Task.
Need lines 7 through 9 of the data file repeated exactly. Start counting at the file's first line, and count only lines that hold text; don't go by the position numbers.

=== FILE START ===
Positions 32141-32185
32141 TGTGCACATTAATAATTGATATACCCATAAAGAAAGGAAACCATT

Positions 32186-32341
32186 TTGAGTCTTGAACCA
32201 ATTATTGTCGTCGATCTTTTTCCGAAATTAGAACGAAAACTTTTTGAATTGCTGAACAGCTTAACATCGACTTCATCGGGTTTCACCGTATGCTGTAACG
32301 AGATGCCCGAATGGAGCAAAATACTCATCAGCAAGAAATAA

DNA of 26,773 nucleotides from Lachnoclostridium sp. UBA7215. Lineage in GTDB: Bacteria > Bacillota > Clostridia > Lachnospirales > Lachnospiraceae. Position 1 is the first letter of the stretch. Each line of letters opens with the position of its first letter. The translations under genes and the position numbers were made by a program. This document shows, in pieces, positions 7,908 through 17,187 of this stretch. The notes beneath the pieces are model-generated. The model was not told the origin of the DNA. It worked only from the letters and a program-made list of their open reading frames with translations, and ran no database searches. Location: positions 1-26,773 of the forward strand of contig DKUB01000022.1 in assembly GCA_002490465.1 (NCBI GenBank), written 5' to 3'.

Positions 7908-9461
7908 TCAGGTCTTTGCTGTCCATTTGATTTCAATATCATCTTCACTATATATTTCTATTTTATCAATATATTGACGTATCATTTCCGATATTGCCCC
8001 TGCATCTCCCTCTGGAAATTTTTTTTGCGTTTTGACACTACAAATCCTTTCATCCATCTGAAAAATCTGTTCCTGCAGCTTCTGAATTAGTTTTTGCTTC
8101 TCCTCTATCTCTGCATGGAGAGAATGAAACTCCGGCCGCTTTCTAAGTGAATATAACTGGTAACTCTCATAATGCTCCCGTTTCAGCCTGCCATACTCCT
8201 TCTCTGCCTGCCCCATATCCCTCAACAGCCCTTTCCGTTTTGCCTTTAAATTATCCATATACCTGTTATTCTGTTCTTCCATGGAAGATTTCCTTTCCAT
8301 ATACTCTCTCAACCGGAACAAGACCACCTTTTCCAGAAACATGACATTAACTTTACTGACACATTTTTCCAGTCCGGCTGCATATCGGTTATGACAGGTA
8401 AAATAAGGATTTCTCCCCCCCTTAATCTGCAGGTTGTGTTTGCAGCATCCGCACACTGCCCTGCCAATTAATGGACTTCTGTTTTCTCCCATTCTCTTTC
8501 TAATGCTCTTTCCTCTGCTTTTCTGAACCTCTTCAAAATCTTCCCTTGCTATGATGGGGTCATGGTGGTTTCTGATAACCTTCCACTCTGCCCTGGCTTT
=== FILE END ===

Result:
DNA of 26,773 nucleotides from Lachnoclostridium sp. UBA7215. Lineage in GTDB: Bacteria > Bacillota > Clostridia > Lachnospirales > Lachnospiraceae. Position 1 is the first letter of the stretch. Each line of letters opens with the position of its first letter. The translations under genes and the position numbers were made by a program. This document shows, in pieces, positions 7,908 through 17,187 of this stretch. The notes beneath the pieces are model-generated. The model was not told the origin of the DNA. It worked only from the letters and a program-made list of their open reading frames with translations, and ran no database searches. Location: positions 1-26,773 of the forward strand of contig DKUB01000022.1 in assembly GCA_002490465.1 (NCBI GenBank), written 5' to 3'.

Positions 7908-9461
7908 TCAGGTCTTTGCTGTCCATTTGATTTCAATATCATCTTCACTATATATTTCTATTTTATCAATATATTGACGTATCATTTCCGATATTGCCCC